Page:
CAPT scores up across the board

It’s nice to see that West Hartford’s sophomores raised their scores in every category this year over last year’s performance.

Here’s the results:

MATH – 59.3 percent at goal this year compared to 56.8 last year

SCIENCE – 64.6 at goal this year compared to 63.9 last year

READING – 64 at goal this year compared to 62 last year

WRITING – 69.8 at goal this year compared to 68.3 last year

In terms of proficiency, a lower standard…

MATH – 88.5 percent this year compared to 86.9 last year

SCIENCE – 92.4 this year compared to 90.3 last year

READING – 91.1 this year compared to 87.9 last year

WRITING – 93.8 this year compared to 90.7 last year

I know the results can fluctuate year to year because classes differ, but it’s still good to see that in every major category, West Hartford students improved.


Filed under education, News, Schools, West Hartford

Hey mister, buy me a beer?

Years ago, long before my life turned to mowing grass and hanging curtains, I went to a cinema brewhouse where you could watch a bad movie and get soused at the same time. I dimly recall a bunch of drunken college students hooting at “Blue Lagoon” but perhaps that was at a plain old theater. Honestly, some brain cells didn’t survive the beating of that era.

But I got to thinking about it because our Town Council is weighing whether to allow the sale of liquor at the new Bow Tie Cinemas in the still freshly painted Blue Back Square development.

The draft ordinance that officials are considering “would allow theaters such as Criterion (which owns Bow Tie) to serve beer and wine under a cafe permit,” according to The West Hartford News.

The paper said that Planning and Zoning Commission Chair Jeffrey Daniels “said he believes the ordinance as it is currently written is missing language that could prevent children under the age of 21 – the audience to which many of Criterion’s films are targeted – from accessing liquor in the theater.”

“It is possible to control access, and when you control access, you reduce misuse. There’s a lot of best practice that tells you that. I’m saying this ordinance doesn’t even look at this. It just puts a blind eye to it,” Daniels told the weekly.

One alternative is to have a designated drinking section inside the theater.

Even that, though, may not be enough to let the proposed law pass muster.

“The concern is that someone is going to go into the theater and pull what they called in my day a ‘Hey, Mister,’” Mayor Scott Slifka said, according to the paper.

Lord knows that young people in West Hartford are resourceful enough to get hold of beer and win without resorting to whispers in the dark of a movie theater, as any of them will freely admit to any adult who is not their parent.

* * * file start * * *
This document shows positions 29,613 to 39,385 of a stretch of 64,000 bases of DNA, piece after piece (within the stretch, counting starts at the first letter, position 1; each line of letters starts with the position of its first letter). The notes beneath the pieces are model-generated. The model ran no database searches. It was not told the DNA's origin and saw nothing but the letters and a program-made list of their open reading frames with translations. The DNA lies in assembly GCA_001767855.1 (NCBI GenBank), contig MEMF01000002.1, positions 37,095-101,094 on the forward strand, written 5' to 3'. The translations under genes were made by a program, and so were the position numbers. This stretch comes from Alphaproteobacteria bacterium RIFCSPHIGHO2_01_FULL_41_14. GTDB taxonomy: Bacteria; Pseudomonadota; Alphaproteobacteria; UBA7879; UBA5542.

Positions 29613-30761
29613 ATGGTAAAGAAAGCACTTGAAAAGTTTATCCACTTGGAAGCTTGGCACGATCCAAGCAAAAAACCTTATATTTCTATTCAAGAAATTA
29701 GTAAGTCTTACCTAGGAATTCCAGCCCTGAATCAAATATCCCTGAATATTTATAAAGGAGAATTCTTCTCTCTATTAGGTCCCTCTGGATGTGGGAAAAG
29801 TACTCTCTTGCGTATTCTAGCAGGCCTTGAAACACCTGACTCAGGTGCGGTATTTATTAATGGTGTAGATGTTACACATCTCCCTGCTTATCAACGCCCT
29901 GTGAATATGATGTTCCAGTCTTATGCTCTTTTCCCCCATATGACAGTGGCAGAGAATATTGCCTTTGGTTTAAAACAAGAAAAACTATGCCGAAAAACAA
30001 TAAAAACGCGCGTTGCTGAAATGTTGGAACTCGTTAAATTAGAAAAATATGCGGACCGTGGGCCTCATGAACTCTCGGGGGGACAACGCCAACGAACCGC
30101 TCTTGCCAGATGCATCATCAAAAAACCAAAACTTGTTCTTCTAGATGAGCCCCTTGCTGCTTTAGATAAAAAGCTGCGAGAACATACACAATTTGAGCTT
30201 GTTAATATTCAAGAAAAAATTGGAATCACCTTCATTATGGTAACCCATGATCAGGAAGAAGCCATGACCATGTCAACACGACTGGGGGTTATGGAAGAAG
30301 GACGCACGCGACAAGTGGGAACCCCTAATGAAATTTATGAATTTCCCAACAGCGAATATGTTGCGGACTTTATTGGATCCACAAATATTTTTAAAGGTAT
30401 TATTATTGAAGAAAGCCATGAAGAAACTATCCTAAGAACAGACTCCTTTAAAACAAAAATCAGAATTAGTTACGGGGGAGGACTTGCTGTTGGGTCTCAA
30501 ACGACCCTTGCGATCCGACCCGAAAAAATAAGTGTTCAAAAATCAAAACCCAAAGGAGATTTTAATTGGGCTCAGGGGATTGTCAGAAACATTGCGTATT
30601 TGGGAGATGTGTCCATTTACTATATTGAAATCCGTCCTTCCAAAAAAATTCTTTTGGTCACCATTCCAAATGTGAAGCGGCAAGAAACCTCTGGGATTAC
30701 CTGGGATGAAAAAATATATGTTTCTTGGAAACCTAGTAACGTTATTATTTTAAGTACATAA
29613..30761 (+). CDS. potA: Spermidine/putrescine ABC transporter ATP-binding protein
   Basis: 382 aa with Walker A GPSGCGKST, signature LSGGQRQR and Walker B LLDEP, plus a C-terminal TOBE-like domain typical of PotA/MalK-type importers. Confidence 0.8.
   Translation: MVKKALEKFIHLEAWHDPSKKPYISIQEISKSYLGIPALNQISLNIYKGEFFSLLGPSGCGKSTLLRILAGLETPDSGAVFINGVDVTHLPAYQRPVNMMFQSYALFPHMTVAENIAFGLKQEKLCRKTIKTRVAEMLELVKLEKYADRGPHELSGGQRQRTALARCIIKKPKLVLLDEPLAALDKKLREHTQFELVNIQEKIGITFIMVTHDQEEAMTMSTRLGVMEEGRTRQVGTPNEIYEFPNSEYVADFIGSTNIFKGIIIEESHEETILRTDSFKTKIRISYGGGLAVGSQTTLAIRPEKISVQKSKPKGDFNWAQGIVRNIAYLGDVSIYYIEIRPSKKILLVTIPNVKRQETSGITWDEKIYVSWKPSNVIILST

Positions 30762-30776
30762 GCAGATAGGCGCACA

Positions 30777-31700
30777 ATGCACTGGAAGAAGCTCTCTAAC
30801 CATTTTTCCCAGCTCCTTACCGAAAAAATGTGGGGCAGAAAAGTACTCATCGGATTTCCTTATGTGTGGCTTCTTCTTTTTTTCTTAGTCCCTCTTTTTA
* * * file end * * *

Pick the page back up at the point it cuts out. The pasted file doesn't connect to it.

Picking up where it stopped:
But that doesn’t necessarily mean it’s a wise idea to tap the kegs and bring out the corkscrews at the local cinema.

It’s kind of a sad commentary on our community’s adults, not our kids, if the theater can’t thrive without serving up alcohol to ease the burden of sitting through most of the crap that passes for movies these days.

While it’s probably true that “Hancock” would seem a little less dumb after a six pack, that just doesn’t seem reason enough to expand once again the vices that most reasonable people would like to see a little less of rather than exposing everyone to more.

What’s next? Slot machines in the lobby?


Filed under News, town council, West Hartford

Vacuuming up the leaves

Is there anything more ridiculous than the West Hartford Taxpayers Association?

It demands that we cut, cut, cut and then, when cuts are made, it screams NO! NOT THAT!

For Judy Aron, its vice president, to tell The Hartfor Courant that eliminating curbside leaf  vacuum truck pickup is “a direct hit on our senior citizens” is both silly and stupid.

To use it as justification for seeking another budget vote is so stunningly obtuse that I can’t believe even this group could make the argument.

First off, the vacuum pickup is a luxury that most towns don’t do. We’re constantly told by people like Aron that we can’t afford these extra anymore, but when one is cut, she howls. Give me a break.

Even more than that, though, is the simple reality that the service should be stopped. Why should the town go around sucking up leaves? It’s far better that they get bagged and hauled off instead of blowing all over the neighborhood, clogging up storm drains, and presenting potentially deadly piles for children to hide in IN THE STREET. Plus I won’t miss the whirring noise of the damn things on otherwise delightful autumn days.

Anyway, Judy, your credibility is shot now.

The town made a reasonable decision on how to save some money without hurting the community. It’s a harship for some, sure, though I don’t think the elderly are taking a bigger hit than anyone else on it. Perhaps it’s just that you want the cuts to hurt only the children?



Filed under budget, education, News, Schools, town council, Town government, West Hartford

The budget debacle

There’s something seriously wrong if taxpayers have gunned two straight budgets by wide margins.

So what is it?

One could argue that the problem is that town leaders are simply trying to spend more money than residents are willing to support. This clearly has some truth to it, but it’s simplistic.